Thursday, January 3

Teaching Toddlers Responsibility

Teaching responsibility should start when kids are toddlers.  If done correctly, they grow up with the right idea that they are responsible for their actions, messes, behavior, all of it.  When you miss that opportunity to teach them early, it creates so many problems later that you'll be kicking yourself.  And listen, I'm not saying it's an easy thing to do.  For example, it's usually easier for us to clean up after them and get it done quickly because we've got another screaming child that needs dealing with, and to heck if we have the time to sit down and walk our toddler through the process of putting away toys.  But by not insisting that our child clean up, wash up, be accountable for their behavior, etc., we are teaching them that it is okay to act in a way that will not serve them well as they grow older. 

I'm currently subbing in middle school doing my little speech therapy thing, and can we just talk about the lack of responsibility?  Kids don't do their homework, they lie about attending tutoring, they have to have incentives galore just to complete assignments (do not get me started), and then when they don't complete them, oh, no big deal, Johnny . . . just get it to me tomorrow, okie doke sweetie pie?

Hello!  Oh my gosh.  Do we really think that the big, bad world is going to allow them all these chances?  They grow up and have no idea how to deal in an environment that cares very much if you screw up.  No second chances there.  I've heard from managers who say you can't tell these people they did anything wrong, lest they break down into tears.  Or they get kicked out of their frat house in college because they don't lift a darn finger to help clean the place up.  How stupid and wasteful is that?  Nothing to do with grades - it's all character!!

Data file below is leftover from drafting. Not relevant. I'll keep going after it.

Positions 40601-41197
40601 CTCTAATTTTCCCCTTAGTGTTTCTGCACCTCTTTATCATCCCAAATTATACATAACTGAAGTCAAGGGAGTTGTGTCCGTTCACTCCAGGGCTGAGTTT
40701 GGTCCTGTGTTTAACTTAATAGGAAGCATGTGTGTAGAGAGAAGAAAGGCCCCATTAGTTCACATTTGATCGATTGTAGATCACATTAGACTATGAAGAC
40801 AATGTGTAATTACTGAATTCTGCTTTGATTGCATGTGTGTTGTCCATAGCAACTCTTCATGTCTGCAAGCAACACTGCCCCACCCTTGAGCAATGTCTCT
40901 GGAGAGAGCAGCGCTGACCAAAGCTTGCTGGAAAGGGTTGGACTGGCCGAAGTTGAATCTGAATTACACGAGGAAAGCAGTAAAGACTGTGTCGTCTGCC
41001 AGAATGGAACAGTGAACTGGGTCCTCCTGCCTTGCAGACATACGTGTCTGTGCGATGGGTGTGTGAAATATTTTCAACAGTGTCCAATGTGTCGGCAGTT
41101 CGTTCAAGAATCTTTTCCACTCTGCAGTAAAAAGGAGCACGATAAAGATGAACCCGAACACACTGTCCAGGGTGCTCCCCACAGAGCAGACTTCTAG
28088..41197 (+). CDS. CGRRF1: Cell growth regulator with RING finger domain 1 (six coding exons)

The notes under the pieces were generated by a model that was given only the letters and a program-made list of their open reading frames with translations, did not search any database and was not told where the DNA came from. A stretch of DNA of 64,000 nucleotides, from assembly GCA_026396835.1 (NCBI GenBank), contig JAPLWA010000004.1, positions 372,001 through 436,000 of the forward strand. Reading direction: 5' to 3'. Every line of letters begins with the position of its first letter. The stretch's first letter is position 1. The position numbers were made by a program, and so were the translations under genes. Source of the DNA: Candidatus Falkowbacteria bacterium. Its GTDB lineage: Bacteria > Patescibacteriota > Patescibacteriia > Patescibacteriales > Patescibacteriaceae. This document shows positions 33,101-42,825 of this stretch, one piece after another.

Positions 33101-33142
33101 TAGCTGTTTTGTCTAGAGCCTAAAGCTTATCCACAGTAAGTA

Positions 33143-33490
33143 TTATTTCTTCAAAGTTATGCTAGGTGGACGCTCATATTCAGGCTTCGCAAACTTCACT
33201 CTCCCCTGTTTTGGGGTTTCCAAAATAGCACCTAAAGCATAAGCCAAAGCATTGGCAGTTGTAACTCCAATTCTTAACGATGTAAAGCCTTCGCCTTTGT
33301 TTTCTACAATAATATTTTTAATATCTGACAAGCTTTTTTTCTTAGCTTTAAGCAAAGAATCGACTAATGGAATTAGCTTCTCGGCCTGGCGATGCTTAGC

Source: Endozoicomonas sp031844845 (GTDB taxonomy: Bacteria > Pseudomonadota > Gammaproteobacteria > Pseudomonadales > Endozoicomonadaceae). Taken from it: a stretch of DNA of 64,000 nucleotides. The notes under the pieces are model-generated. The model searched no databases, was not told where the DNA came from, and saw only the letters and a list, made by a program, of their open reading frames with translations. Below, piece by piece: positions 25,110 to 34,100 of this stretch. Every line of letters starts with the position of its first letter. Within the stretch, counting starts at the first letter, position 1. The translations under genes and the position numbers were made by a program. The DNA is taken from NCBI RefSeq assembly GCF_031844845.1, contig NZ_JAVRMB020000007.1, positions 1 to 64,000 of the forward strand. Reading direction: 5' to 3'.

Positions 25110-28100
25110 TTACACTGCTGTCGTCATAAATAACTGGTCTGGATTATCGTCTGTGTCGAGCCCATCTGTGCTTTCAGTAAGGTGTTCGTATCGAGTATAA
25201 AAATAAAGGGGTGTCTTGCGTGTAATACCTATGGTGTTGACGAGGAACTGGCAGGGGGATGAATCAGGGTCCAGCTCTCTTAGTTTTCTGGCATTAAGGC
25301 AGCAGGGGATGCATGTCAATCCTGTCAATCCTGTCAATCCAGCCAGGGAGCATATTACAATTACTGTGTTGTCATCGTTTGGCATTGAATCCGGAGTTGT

So believe me when I say, it matters.  I know it's difficult to see that far ahead now, as you're just trying to make it through each day, but teaching responsibility is so important.  It does take some time upfront, but it will make your life SO much easier in the long run, and it teaches your child how to be well-adjusted and happy.

Of course, as a toddler, it's no fun when mommy or daddy isn't your slave.  You mean I can't just run amok and be jolly?  Clean up after myself . . . what??!  So herein lies our problem: just how do we make teaching responsibility fun?  A bit of a pickle, as it's not necessarily a fun thing to learn that we aren't king of the castle.  However, we can ease the transition and harsh reality by introducing a responsibility chart.  We found a cute one that gives a visual cue and builds self esteem as kids go through the process of figuring out that a job well done is something to be proud of.

This one is magnetic.  If you find it's working well, you can get creative and customize it by making your own little magnets to meet your specific needs.  Just get some index cards, cut a strip to size, write your "chore", and glue to a small magnet.  It can be that simple, or you can jazz it up and be as creative as you like.  Just remember that the most important aspect to teaching anything is consistency (you've only heard me say this twelve billion times).  So stick with it and you will see results!

Have fun!

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